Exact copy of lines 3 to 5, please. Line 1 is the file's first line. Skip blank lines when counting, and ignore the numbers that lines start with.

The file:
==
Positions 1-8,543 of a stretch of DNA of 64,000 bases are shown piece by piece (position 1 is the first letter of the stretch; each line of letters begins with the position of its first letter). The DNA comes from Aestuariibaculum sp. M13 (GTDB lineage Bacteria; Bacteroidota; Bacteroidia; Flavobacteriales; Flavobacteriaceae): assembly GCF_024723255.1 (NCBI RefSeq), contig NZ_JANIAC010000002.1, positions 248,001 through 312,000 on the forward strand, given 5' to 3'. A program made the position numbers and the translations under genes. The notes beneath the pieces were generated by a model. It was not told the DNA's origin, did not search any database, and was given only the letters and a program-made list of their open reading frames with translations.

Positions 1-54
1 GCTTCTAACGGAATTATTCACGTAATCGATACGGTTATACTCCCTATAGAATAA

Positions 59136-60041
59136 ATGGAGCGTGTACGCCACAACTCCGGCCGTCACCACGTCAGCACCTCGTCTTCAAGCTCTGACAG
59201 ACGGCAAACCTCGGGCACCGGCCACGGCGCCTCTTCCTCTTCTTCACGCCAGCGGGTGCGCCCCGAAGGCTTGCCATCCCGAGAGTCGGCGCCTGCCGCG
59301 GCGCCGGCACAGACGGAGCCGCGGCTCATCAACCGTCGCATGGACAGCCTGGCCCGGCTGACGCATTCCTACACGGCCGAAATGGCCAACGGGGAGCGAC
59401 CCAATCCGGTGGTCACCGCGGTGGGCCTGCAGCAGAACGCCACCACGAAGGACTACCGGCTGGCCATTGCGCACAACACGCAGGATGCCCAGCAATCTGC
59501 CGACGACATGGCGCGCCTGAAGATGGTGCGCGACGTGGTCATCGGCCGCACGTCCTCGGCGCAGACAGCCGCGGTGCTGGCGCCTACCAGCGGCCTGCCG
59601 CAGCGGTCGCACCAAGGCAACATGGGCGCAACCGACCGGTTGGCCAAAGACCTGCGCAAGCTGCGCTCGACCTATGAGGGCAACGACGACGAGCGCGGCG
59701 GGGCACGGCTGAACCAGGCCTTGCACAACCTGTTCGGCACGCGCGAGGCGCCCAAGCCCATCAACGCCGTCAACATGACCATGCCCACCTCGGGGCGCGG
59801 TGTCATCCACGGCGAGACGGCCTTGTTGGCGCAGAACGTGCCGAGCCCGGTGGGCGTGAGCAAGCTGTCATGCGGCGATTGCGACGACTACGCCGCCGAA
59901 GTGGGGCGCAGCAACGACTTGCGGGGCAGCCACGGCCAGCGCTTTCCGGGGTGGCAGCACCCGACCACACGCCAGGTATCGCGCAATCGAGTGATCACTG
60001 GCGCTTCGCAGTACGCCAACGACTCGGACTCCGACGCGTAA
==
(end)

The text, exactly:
1 GCTTCTAACGGAATTATTCACGTAATCGATACGGTTATACTCCCTATAGAATAA

Positions 59136-60041
59136 ATGGAGCGTGTACGCCACAACTCCGGCCGTCACCACGTCAGCACCTCGTCTTCAAGCTCTGACAG